Day 2: The heavens decided to open up and piss down on us Londoners, so comfort food was on the list of desires.  I wanted soups and warm drinks and a blankey to snuggle in while we waited for the rain clouds to go away. I thought that Bubbleology needed a second chance - maybe they were just having an off day before. This time it was heaps busier and there were three people working; A manager that spent his time wiping down the work bench about 20 times, a girl that was taking orders and making everyone's drink wrong and another girl that didn't do anything at all but walk around and finally take the long queue of orders at the last minute. I decided on a large Almond Milk tea this time but I wanted it warm (as I saw someone else ordered a warm drink) and I added mango jelly instead of litchi.  When my drink finally came along (we spent a good 20 minutes in there) it was made with ice, which I specifically asked not to have and the tapioca bubbles that are standard with the teas were missing, I only had the mango jelly. I spent the extra 50p on the jelly so why were my bubbles missing?!  It really didn't help that it was still pissing down rain as well and just made the situation all the more frustrating.  Two times of not being impressed is enough, I won't take my chances on a third for some time now.

Bubbleology, while you seem quite friendly via your Twitter Account, and from the outside you appear to have your tea making game faces on, and the extra aesthetic effort put in to making it look as '-ology' as possible is much appreciated, you and your team are not quite ready to handle people like me, who expect quality when paying the price, as your loyal customers.

Bubbleology can be found at:

49 Rupert Street
Nearest Tube: Piccadilly Circus


Bubbleology on Urbanspoon

Chalkboard depicting the science of bubble tea

A bubbleologist

A very formulaic brew indeed

26 May 2011

North London - Holloway Road - Indian Ocean

My first North London discovery since revamping the bloggy structure!  This wasn't much of a discovery as I didn't happen upon it, but rather used the lovely Yelp app on my iPhone to find a relatively cheap place to eat around the N19 area.  I was meeting a friend I hadn't seen in a while for dinner so it had to be somewhere we could chill and talk.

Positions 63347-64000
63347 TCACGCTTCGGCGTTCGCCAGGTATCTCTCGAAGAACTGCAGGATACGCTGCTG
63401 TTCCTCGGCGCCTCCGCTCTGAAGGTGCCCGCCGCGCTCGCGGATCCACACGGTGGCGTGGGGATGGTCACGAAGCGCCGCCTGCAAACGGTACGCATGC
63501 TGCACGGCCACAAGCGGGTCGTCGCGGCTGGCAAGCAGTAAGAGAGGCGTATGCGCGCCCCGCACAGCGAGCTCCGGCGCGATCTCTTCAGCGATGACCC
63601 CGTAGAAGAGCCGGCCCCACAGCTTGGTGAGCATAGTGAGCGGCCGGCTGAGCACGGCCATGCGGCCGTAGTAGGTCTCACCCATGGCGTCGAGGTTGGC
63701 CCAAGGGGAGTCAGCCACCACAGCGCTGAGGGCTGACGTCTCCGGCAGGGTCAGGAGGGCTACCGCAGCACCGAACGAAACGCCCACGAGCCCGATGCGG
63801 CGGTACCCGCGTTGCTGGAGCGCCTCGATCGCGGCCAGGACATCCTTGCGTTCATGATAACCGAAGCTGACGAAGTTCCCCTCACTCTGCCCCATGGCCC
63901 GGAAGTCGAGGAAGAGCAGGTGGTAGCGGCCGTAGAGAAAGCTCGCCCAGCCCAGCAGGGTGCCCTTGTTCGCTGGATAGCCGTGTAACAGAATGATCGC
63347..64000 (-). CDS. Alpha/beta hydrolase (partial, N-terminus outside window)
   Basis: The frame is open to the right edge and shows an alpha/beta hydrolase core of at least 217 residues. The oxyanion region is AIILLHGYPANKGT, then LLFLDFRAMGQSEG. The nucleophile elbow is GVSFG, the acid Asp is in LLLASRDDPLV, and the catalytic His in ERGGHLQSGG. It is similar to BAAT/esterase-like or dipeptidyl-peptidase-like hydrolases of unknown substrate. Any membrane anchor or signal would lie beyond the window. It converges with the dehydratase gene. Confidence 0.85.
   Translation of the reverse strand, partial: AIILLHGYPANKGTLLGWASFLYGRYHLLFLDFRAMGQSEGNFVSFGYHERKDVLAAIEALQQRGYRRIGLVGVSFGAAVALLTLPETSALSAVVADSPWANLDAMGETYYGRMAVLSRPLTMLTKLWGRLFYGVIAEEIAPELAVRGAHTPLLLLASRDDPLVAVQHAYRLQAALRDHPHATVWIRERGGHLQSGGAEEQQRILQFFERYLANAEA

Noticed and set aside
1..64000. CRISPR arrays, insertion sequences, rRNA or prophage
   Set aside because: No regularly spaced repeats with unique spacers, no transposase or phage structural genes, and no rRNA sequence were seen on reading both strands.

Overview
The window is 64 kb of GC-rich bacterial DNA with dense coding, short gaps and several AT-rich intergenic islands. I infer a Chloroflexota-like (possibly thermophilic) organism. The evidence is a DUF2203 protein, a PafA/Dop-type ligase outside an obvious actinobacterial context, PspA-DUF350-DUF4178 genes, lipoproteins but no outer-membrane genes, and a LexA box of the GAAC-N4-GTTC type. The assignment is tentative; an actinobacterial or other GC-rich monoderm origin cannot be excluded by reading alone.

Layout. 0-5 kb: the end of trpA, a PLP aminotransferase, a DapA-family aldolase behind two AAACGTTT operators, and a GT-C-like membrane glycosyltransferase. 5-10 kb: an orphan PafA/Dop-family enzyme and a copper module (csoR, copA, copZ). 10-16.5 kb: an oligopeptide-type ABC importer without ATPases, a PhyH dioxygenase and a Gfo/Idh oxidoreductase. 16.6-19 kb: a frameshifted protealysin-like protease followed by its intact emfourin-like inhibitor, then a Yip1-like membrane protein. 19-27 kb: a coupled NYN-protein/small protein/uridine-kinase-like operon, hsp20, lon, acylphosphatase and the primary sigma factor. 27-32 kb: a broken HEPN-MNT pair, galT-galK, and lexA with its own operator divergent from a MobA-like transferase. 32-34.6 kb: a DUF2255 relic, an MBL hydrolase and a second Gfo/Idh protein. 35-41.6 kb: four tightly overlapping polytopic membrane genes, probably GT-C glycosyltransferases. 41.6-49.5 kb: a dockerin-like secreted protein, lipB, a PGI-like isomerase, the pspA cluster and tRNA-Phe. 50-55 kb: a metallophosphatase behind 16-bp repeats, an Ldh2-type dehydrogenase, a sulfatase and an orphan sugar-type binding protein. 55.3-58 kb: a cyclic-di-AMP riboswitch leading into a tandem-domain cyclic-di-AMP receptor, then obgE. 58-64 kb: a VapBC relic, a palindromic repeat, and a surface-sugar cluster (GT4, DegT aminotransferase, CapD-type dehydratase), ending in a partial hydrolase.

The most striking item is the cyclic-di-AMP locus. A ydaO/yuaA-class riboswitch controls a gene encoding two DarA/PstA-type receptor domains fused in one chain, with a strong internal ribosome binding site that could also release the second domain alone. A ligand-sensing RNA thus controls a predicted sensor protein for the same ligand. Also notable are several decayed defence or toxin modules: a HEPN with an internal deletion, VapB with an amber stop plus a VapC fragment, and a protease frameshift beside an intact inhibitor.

Luckily it was found and we made plans to meet at Indian Ocean for 8pm.  The many reviews I came across online seemed to put them as a top notch Indian restaurant in the area.  Arriving fashionably late (the joys of getting out of Central in a timely manner), the first thing I noticed was the design. I suppose because I was actually looking for the place I was able to appreciate the effort they took in making it look like an Indian escape from the bustling city high street. I've walked past it so many times and never really noticed it before.

Taken from WhoseView.co.uk

When you walk in there's a reasonably large open seating plan and a wall lined with cosy booths separated by hypnotising cutout patterns. My friend had taken a spot in one of the booths which was perfect for our three hour dinner/catchup session.  The servers tried to make you feel like royalty even though the prices are made for the pesants, so that was appreciated as well.  They were quite accommodating to the fact that we spent the vast majority of our time talking and not spending much money, so I'll forgive one of the servers for hinting that it was time for us to leave when we had finished our meal about 30 minutes prior.

The detail in the booths

I'm not much of a curry eater, which I'm sure is some sort of living-in-England sin, and the reviews seemed to praise Indian Ocean quite a bit; but I would say for the price, this was a pretty good meal! I even walked away with some leftovers.  I've been on a coconut kick when it comes to my curry so I had a Murgh Korma while my friend ordered a beef dish with mushroom rice.  We were both very satisfied and it was a brilliant setting for catching up.

Indian Ocean - nothing spectacular but decent for the price. I will more than likely make my way there again if I'm in the area and craving a curry or showing friends around.

Indian Ocean Tandoori Restaurant can be found at:

359 Holloway Road
N7 0RN
Nearest Tube: Holloway Road

Indian Ocean Tandoori on Urbanspoon

Beef and Mushroom Rice

Chicken in a creamy coconut sauce

Swimming with this Mermaid